Not only because it’s a good idea, the club was simply forced to. New Stamford Bridge will benefit from the historical layout of available land to squeeze in 60,000 people.
Chelsea unveiled their long-debated vision for Stamford Bridge expansion. Three tiers of seating and 60,000 spectators – that we know all too well from many modern stadiums. But at rebuilt Stamford Bridge stands will nearly resemble a pentagon to perfectly fit in the little available space that the site offers. The proposed layout is somewhat similar to shape the stadium used to have in 1939.
It’s precisely that limited land available which forced Chelsea to seek alternative locations in recent years. It wasn’t until all crucial alternatives were sold to other parties (Earl’s Court and Battersea to name the most important ones) that the club returned to analyse their current ground for possible alterations. It’s very difficult as the plot is severely restricted by railway lines (north/east), roads and residential buildings (south/west).
The key issue is not only fitting 60,000 people inside the stadium, but providing them with proper access/evacuation routes that would not severely disturb local residents. That’s why the proposed stadium will be surrounded by a raised platform, completely covering the railways and spanning all the way to the western Fulham Broadway subway line. The much clearer proposed layout can be seen below (blue), compared to current site access routes (red).
The word “expansion”, though used commonly regarding this project, doesn’t do justice to the project’s scale. Current Stamford Bridge would literally be razed to the ground and replaced with entirely new stadium worth an estimated £500 million ($786m / €705m), one of Europe’s most expensive. Such operation would force Chelsea to leave their home for 2-3 seasons.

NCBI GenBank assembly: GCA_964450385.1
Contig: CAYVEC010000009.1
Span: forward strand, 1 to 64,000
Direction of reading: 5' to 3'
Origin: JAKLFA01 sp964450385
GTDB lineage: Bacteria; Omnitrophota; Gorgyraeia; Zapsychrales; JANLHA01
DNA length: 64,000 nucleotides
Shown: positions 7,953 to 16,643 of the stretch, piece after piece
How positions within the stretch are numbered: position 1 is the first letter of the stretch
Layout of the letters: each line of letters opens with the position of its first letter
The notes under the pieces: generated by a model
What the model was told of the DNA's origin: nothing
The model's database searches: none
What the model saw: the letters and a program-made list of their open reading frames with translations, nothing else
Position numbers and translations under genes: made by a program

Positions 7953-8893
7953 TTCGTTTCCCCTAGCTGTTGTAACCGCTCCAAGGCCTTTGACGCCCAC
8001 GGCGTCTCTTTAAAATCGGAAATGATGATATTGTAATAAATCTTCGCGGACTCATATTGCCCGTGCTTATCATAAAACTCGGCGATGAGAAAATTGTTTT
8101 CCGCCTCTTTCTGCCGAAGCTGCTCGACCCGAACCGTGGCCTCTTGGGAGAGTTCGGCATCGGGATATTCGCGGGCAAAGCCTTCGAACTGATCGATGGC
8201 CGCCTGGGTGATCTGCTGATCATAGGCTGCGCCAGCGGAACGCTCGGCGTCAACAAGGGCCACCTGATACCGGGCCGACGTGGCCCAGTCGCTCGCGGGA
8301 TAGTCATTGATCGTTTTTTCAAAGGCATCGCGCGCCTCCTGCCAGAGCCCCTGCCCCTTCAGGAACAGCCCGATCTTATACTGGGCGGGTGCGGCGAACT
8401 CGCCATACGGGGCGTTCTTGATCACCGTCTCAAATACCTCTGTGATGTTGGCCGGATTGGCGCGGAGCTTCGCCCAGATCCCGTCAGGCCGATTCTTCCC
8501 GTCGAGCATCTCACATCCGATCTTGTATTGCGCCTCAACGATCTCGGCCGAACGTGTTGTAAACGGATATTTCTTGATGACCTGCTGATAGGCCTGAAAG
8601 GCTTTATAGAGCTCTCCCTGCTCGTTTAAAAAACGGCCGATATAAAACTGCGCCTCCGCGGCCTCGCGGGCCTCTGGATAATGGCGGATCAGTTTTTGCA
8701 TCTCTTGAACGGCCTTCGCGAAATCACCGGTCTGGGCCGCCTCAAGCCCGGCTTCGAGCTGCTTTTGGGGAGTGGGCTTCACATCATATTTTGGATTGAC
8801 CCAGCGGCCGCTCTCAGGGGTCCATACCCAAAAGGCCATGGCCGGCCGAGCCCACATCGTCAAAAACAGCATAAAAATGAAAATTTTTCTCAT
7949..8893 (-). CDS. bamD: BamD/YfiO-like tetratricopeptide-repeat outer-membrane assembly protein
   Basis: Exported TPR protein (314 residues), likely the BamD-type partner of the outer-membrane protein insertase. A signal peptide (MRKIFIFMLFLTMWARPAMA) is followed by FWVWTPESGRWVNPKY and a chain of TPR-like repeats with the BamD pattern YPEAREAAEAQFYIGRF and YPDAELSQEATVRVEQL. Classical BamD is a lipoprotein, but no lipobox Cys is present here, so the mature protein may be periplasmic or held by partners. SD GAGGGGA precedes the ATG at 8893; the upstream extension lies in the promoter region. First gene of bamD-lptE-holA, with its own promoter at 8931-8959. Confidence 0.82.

Aesthetically, the stadium could take the form of an irregular prism, soaked with historical references. The roof would resemble old “sheds” from early 20th century, while brick would be used throughout spectator zones. Each side of the stadium is expected to grow significantly in height, even the southern side currently with 10-floor high-rise built into it.
But despite this, the stadium should not seem heavy and imposing as the scheme suggests using large perforations to give it more light and open feeling. It will also project the same monumental ambience known from gothic churches, as architects Herzog & de Meuron were using the Westminster Abbey as inspiration.
The road is long
Although Chelsea fans have been among those waiting the longest for their new stadium throughout the Premier League, they still have to be patient. Their club is only now beginning wide consultation over the proposed vision and the road to planning permission and actual groundbreaking is still long. Current renderings were first used during a 3-day exhibition at the existing stadium, which ends today.